Friday, February 06, 2015

CCC 123 - Zhu Jian'er

If the Consonant Classical Challenge has shown anything, it's not just that there are living composers writing quality music -- but they're in all corners of the globe.

Chinese composer Zhu Jina'er grew up in Shanghai and stueed at the Moscow Conservatory in the mid-1950's. Well-steeped in Western classical music, he seeks to incorporate Chinese instruments and musical traditions into his work.

In addition to his compositions for Chinese ensembles, Zhu has written five symphonies and other works for Western orchestras and chamber ensembles.

Zhu uses triadic harmonies and pentatonic melodies, which make his music immediately accessible to the listener. Unlike Western composers, Zhu doesn't seem to feel the need to use harmonic motion to drive the music. This gives his work a sense of concise stability.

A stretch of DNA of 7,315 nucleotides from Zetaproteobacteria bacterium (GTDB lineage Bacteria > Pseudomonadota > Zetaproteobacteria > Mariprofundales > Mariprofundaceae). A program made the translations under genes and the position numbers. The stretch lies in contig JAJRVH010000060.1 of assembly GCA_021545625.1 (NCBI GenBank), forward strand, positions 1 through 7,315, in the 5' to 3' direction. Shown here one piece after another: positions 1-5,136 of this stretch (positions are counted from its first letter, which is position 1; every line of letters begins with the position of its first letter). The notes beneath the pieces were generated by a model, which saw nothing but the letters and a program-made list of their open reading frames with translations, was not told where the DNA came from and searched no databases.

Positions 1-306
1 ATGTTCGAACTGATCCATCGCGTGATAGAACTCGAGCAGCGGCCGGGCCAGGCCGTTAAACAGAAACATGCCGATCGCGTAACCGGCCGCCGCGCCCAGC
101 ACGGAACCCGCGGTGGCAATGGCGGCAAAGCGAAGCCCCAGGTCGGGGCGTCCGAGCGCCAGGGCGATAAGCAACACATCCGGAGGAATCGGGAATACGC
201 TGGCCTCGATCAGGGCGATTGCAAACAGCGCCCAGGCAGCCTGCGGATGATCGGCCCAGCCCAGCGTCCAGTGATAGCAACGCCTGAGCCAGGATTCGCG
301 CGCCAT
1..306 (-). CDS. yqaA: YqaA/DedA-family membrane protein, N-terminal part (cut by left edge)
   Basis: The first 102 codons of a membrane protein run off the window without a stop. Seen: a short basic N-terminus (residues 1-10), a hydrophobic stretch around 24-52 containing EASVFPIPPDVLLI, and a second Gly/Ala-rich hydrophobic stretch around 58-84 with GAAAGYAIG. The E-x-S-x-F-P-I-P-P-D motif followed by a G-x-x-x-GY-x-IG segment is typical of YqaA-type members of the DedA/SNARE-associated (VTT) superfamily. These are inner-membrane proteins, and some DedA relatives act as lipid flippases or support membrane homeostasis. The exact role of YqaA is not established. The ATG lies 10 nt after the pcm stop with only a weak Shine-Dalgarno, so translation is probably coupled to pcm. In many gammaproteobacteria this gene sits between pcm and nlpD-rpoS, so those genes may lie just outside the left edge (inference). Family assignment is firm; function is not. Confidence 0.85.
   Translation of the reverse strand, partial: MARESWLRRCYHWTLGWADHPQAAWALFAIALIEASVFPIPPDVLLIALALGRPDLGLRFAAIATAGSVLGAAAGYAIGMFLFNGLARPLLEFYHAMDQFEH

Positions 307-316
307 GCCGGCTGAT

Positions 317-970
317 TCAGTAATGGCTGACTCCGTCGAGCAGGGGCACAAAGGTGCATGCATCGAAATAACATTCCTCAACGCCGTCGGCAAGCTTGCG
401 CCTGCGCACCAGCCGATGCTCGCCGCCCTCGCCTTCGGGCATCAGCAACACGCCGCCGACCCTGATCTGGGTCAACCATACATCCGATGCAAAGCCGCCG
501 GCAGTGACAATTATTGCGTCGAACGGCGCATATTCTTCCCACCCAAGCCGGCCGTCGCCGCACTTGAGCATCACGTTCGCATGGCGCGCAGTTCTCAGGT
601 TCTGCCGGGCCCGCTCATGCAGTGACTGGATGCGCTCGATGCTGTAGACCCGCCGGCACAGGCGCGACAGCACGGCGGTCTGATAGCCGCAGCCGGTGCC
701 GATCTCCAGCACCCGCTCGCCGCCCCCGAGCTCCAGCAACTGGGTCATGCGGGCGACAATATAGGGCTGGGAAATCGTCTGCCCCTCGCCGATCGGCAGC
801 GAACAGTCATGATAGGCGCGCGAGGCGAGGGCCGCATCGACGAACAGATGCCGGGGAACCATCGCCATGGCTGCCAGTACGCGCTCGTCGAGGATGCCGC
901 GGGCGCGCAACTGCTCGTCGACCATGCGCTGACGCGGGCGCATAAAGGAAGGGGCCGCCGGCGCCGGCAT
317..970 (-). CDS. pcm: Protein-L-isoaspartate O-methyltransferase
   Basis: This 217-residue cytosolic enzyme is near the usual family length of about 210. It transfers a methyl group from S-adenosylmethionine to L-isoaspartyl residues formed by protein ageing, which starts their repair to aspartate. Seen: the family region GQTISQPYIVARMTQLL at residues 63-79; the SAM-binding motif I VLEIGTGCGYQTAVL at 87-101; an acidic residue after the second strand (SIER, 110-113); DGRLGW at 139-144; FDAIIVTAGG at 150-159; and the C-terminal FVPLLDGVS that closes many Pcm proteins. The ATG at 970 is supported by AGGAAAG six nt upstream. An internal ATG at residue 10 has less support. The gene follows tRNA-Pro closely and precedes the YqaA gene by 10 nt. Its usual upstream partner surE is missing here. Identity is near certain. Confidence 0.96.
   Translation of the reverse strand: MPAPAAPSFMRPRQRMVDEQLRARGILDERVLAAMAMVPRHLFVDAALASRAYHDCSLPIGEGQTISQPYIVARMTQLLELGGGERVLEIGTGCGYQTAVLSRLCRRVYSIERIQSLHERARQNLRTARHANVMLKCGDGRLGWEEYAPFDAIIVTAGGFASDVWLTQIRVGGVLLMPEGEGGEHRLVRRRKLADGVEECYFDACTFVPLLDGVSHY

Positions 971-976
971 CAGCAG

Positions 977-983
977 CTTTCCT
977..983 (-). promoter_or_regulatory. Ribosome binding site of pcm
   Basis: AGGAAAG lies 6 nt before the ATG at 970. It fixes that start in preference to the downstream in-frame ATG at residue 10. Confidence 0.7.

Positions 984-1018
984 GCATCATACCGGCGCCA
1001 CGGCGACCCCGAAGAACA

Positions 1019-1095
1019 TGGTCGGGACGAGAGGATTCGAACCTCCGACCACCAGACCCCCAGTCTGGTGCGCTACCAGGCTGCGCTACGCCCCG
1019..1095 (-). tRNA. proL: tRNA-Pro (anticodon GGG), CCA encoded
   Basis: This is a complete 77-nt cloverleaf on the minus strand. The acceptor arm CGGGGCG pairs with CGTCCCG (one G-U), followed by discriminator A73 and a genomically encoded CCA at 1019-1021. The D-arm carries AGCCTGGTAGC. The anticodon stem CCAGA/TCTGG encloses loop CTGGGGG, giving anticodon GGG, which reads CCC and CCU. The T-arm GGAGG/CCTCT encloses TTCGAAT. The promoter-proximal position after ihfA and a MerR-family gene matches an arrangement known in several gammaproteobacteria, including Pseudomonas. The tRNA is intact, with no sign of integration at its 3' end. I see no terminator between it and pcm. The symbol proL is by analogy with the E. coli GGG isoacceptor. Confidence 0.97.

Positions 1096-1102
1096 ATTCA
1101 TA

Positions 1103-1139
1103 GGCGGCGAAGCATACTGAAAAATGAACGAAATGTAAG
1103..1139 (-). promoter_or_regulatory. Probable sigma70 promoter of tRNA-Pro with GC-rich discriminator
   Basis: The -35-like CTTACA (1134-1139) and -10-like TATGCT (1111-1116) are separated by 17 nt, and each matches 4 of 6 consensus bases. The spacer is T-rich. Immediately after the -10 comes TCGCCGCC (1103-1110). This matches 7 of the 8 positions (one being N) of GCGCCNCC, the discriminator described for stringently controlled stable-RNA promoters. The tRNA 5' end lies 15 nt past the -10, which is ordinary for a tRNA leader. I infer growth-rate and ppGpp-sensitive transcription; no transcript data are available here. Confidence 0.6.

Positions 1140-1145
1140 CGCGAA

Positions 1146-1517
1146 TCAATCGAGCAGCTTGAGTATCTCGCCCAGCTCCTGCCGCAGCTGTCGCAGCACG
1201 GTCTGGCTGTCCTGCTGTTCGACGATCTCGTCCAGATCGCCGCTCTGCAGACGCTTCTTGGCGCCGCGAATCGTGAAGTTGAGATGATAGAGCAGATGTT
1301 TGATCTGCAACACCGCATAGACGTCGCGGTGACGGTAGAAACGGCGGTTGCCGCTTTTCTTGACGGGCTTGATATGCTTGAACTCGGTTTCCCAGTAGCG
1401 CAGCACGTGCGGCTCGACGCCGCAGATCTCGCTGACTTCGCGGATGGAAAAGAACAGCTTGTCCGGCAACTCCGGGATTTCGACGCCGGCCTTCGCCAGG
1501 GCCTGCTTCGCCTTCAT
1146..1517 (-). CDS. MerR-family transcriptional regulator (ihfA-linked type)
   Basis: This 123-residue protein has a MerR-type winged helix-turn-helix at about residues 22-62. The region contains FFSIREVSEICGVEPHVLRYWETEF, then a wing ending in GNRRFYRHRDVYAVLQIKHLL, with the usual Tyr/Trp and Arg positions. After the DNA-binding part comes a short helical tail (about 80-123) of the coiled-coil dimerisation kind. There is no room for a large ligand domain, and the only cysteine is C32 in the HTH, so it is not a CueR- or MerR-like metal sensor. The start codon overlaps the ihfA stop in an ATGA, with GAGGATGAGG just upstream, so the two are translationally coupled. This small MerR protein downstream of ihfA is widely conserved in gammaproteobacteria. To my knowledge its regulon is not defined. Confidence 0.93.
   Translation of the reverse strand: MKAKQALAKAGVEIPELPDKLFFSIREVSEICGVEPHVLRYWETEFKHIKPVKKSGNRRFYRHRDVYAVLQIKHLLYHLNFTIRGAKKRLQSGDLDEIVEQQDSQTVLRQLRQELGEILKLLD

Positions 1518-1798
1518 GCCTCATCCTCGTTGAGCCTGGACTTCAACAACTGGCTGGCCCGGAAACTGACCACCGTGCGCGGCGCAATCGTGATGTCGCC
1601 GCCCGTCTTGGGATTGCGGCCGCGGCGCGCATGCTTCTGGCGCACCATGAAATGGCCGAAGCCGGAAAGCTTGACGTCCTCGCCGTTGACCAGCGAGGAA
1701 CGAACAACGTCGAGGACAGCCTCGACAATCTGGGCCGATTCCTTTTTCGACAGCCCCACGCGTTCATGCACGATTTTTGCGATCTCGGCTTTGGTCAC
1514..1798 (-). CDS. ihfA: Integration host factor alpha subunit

In his Symphony No. 3 "Tibet" Op. 29. Zhu uses the language and structure of Western music as the framework for his compositions. Although the chords and scales are Western, the five-note motifs and how they're treated come from the Chinese tradition.

In Memory of the Martyrs for Truth, symphonic fantasia, Op. 21 is a work that shows Zhu's expressive depth. The heartfelt emotions for the subject matter come through in Zhu's orchestration, and his use of minor chords and chromatic intervals.

Days of Emancipation shows Zhu's skill in writing for Chinese instruments. Although the music is idiomatic to the instruments, there's still a sense of classical organization about it that makes it immediately understandable not only to Chinese audiences, but to Western ears as well.

While many concert-goers might find Zhu Jian'er's Chinese ensemble music a little too exotic, that shouldn't be a problem with his orchestral works. Zhu's heritage comes through in his music -- just as Dvorak's does, or Elgar's, or Ginastera's. Personally, I find Zhu's viewpoint to be both refreshing and fascinating. While his works are immediately enjoyable, they also reveal additional details on repeated listening. If only his full cycle of symphonies were available...

Recommended recordings

Symphony, No. 1 and Festival Overture

Symphonic Fantasia / Symphony 4

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